The Daily Bruin, March 10, 2008
A number of prominent speakers, including Gen. Wesley Clark and Gov. Bill Richardson, will gather to speak about U.S. foreign policy Tuesday.
The conference is hosted by the UCLA Ron Burkle Center for International Relations, and speakers will focus on how the U.S. should act toward “rogue states.”
“I think the question is, ‘What’s the most effective way to engage with diplomacy without compromising your own values, looking weak, or foreclosing other options?’” Clark said. “We’re going to be addressing policy toward North Korea, Iran, maybe we’ll have to look at other states that are not rogue states but with which we have significant concern, just because of the dangers they could represent, like Pakistan,” he added.
Clark said he hopes the extensive foreign policy experience of the speakers will offer possible solutions for the future, particularly as the U.S. prepares for a new administration next year.
“You hope you’ll not only review the past but also service some important perspectives that can guide future actions,” he said. “The intent of this is to actually take some lessons out of past diplomatic and military efforts to help shape policy recommendations for whoever the next president of the United States is.”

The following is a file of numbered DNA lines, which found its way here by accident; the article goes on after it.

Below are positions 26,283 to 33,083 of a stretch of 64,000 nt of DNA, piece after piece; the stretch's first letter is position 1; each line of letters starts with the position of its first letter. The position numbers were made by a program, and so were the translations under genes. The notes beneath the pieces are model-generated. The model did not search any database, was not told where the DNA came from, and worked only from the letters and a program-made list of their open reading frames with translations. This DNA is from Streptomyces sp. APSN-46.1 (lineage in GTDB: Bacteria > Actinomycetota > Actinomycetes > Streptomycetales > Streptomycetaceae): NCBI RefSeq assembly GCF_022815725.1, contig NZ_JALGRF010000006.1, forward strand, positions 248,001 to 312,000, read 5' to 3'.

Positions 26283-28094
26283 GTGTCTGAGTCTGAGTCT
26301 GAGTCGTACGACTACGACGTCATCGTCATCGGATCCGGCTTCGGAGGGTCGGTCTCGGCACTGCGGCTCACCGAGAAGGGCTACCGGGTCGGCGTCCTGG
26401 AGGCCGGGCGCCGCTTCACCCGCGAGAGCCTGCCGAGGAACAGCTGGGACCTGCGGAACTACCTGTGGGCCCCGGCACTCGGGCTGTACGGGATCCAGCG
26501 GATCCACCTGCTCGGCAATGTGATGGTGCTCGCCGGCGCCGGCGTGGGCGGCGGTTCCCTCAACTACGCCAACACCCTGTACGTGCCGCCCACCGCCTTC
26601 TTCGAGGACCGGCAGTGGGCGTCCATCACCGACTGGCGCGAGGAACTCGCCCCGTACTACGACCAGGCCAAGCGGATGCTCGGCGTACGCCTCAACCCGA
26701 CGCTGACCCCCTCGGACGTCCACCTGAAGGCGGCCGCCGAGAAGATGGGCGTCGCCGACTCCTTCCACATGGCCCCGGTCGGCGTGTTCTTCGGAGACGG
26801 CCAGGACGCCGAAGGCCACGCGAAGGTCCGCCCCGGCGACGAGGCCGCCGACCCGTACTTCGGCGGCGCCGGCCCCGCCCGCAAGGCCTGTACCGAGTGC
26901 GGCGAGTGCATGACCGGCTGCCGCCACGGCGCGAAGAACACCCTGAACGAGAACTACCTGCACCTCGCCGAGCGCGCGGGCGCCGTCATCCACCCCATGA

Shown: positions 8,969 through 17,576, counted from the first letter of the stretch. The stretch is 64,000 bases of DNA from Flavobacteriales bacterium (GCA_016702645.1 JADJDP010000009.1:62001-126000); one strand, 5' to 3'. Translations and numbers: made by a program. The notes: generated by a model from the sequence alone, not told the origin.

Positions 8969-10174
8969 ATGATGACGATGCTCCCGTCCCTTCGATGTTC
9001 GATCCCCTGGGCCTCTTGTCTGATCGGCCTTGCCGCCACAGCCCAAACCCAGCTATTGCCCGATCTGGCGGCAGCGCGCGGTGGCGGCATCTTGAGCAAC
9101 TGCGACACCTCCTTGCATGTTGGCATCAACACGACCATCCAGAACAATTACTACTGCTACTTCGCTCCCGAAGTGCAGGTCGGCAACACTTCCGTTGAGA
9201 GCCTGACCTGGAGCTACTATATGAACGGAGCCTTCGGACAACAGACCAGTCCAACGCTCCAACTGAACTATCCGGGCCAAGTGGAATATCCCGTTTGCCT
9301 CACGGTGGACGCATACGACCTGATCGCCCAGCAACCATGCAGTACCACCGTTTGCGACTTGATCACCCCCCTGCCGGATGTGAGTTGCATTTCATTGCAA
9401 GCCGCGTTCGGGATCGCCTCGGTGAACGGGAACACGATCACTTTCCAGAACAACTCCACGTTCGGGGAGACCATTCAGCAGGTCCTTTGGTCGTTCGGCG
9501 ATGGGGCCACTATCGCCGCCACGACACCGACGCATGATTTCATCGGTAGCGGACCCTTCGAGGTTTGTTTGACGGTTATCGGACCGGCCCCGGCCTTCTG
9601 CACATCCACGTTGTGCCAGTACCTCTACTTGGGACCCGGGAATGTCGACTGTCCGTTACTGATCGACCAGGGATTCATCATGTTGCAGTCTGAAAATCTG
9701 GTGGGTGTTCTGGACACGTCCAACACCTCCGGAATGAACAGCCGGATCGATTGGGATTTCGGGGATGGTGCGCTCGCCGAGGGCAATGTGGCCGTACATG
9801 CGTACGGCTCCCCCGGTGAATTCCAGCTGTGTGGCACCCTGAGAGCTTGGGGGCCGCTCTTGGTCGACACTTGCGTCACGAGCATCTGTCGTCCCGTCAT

Richardson, who is the keynote speaker for the event, said in a press release that he believes U.S. foreign policy should be taken in a new direction.
“The United States needs a new realism in its foreign policy,” Richardson said. “Such a new realism must harbor no illusions about the importance of a strong military in a dangerous world, but it must also understand the importance of diplomacy and multilateral cooperation.”
Other speakers include Kal Raustiala, director of the Burkle Center; Henry T. Wooster, deputy director of the Office of Iranian Affairs at the U.S. State Department; and Kantathi Suphamongkhon, former foreign minister of Thailand.
Students can register and view a schedule of the day’s events at www.international.ucla.edu/burkle/roguestates. Student registration costs $8.
Published: Monday, March 10, 2008
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